Regulation pays in laissez-faire Hong Kong

PUBLISHED : Friday, 08 April, 2011, 12:00am
UPDATED : Friday, 08 April, 2011, 12:00am


Economists from Adam Smith onwards praise market forces. The reasons are well known to us in Hong Kong, a city that made its fortune from trade and enterprise. Competitive free markets enable the most efficient allocation of resources and give consumers the best value and choice of goods and services.

Yet market forces have acquired a bad name in recent years. Poor regulation - in other words, too much freedom for markets - was blamed for the financial crisis that started in 2008. An overly free market got the blame for the sale of Lehman Brothers minibonds to retail investors here in Hong Kong.

With the introduction of the minimum wage in just a few weeks, Hong Kong will launch a major intervention in one of our most flexible markets: that for labour. People who are ideologically committed to free markets are naturally critical of this measure, just as pro-labour groups welcome it. A big shift, however, was in the attitude of the government.

Why did a government -not popularly elected, and led by officials brought up on laissez-faire- accept demands for a minimum wage, and one set at a higher level than some businesses said they could afford? The answer, I am fairly sure, is pragmatism.

To see why Hong Kong has little choice but to have a minimum wage, we should look at a controversy created by the new law. A loophole over paid meal and other off-work times has given some employers an opportunity to repackage existing low pay rates to avoid having to raise wages in line with the law. Some have even identified ways to cut pay.

There might have been a time back in the sweatshop days when Hong Kong would take such an exploitative attitude for granted. But those days are over. We may not have universal suffrage, and we may have a system that appears to favour business, but the government cannot ignore public opinion.

Our business community has seen its reputation worsen in recent years. Banks and property developers have come in for special criticism, but so have employers of unskilled workers in industries like cleaning, catering and retail. To many of us in business, the treatment of our low-paid workers is not just embarrassing. It is a contributor to the growing wealth gap which could lead to a less stable society. Some of us would even say there is a moral issue here about how people in a modern society can treat their fellow humans.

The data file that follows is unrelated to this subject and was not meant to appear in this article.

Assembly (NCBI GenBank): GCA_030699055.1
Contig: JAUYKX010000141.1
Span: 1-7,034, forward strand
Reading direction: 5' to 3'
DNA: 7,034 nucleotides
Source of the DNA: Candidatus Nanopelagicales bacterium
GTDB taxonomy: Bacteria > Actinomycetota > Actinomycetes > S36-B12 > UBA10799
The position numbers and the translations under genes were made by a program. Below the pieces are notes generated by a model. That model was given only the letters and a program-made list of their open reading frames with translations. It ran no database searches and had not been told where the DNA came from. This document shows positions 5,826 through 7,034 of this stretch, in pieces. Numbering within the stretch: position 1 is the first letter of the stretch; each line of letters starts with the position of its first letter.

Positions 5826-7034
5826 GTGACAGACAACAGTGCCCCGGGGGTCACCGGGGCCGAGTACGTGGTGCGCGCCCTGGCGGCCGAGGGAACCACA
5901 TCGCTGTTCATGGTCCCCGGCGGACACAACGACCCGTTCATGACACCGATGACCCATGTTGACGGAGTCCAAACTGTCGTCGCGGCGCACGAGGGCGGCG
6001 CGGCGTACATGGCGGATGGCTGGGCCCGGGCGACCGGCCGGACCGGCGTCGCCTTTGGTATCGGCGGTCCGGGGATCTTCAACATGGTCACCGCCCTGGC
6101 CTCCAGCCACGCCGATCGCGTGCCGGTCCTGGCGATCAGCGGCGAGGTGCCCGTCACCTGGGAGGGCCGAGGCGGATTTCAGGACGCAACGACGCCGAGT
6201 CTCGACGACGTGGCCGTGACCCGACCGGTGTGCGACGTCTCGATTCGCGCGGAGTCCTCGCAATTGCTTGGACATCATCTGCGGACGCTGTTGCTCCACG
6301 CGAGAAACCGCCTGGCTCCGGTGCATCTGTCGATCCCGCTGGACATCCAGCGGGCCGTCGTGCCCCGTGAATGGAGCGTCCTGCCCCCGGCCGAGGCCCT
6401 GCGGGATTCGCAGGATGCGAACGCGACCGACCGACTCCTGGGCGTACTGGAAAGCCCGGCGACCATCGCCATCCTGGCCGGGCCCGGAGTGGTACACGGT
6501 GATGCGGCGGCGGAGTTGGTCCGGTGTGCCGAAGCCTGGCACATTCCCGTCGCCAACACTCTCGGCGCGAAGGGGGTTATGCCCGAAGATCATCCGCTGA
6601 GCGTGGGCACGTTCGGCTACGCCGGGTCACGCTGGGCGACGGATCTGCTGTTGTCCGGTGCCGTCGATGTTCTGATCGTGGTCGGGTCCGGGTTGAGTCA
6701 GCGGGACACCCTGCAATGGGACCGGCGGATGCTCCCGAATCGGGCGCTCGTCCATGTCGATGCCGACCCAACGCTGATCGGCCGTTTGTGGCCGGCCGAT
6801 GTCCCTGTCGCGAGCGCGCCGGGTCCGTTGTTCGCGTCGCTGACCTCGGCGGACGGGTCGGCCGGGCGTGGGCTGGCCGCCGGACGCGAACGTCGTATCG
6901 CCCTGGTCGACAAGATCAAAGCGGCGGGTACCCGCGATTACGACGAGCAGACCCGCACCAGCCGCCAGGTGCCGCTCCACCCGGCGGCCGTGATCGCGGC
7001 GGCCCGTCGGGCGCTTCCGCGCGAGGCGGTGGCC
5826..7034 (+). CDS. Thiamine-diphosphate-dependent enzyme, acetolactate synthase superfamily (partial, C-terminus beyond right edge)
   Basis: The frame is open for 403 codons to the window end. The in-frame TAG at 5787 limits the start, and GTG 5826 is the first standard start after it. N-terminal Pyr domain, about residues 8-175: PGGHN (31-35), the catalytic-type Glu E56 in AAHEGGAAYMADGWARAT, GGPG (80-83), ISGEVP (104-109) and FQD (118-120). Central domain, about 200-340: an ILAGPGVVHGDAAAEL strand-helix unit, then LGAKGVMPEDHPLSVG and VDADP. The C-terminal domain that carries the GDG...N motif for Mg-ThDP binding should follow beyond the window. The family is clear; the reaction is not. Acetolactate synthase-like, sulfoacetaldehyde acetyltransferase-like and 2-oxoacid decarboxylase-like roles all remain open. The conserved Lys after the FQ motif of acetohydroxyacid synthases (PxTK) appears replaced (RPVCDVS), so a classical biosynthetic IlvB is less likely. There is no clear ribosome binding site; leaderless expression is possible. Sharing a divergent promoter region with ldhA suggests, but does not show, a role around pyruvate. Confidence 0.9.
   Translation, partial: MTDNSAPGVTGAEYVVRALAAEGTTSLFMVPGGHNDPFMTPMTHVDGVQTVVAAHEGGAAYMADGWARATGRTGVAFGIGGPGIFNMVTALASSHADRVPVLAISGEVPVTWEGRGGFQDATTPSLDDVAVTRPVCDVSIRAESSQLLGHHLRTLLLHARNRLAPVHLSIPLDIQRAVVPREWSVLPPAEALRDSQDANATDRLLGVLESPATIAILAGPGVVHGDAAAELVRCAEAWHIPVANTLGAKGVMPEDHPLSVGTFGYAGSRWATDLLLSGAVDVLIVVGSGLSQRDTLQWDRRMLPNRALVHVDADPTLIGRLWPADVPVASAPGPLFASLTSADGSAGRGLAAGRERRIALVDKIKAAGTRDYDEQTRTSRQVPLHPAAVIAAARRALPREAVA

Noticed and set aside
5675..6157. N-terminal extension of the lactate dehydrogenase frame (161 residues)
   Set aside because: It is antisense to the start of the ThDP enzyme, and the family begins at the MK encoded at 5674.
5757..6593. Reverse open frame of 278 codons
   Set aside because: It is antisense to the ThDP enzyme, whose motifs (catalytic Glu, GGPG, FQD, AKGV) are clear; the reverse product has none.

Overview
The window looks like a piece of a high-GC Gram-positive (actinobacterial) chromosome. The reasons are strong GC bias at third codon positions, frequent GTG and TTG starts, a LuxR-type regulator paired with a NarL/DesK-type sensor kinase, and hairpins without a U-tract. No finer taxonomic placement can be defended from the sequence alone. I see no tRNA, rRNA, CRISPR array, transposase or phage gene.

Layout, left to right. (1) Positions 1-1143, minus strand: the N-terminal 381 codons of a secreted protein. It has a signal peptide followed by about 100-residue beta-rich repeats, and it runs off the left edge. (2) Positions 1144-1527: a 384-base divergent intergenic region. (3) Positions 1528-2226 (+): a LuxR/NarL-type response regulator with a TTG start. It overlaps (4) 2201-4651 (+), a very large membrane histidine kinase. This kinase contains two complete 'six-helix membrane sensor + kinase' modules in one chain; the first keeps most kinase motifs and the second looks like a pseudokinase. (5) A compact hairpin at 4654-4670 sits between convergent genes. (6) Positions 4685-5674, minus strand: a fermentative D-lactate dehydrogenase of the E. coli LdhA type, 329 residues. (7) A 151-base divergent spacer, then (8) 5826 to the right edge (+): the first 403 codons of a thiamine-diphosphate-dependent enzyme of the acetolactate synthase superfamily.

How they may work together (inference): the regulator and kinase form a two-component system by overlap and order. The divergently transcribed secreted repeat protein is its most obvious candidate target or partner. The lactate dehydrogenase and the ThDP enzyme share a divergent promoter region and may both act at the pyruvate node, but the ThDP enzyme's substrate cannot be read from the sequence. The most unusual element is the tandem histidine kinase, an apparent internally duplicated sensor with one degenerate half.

Perhaps the worst working conditions of all result from outsourcing. Companies have been under great pressure to streamline and cut costs. The savings can look good, but there is another side to it: unskilled workers are left at the mercy of service providers ruthlessly undercutting each other's bids. Two months ago, businessman Michael Tien Puk-sun spent three days living as a street cleaner. He wrote in these pages of the 'cruelty and callousness' of the free market and a system in which outsourcing entities (in his case, the government) are 'creating permanent poverty'.

Before committing to a minimum wage, the government encouraged employers to pay fair wages voluntarily. It did not work, to put it mildly. The government is currently asking employers to voluntarily ignore the loophole about meal times. Can anyone see that happening? It is almost inevitable, probably sooner rather than later, that working hours will come under tighter regulation.

Some supporters of free markets may argue that economic structural problems -like property prices- are behind the growing wealth gap, and we need reform rather than regulation. They may be right, but the reform is not happening, and the growing poverty and social dislocation is. We have no choice but to put pragmatism before market forces.

Bernard Chan is a former member of the executive and legislative councils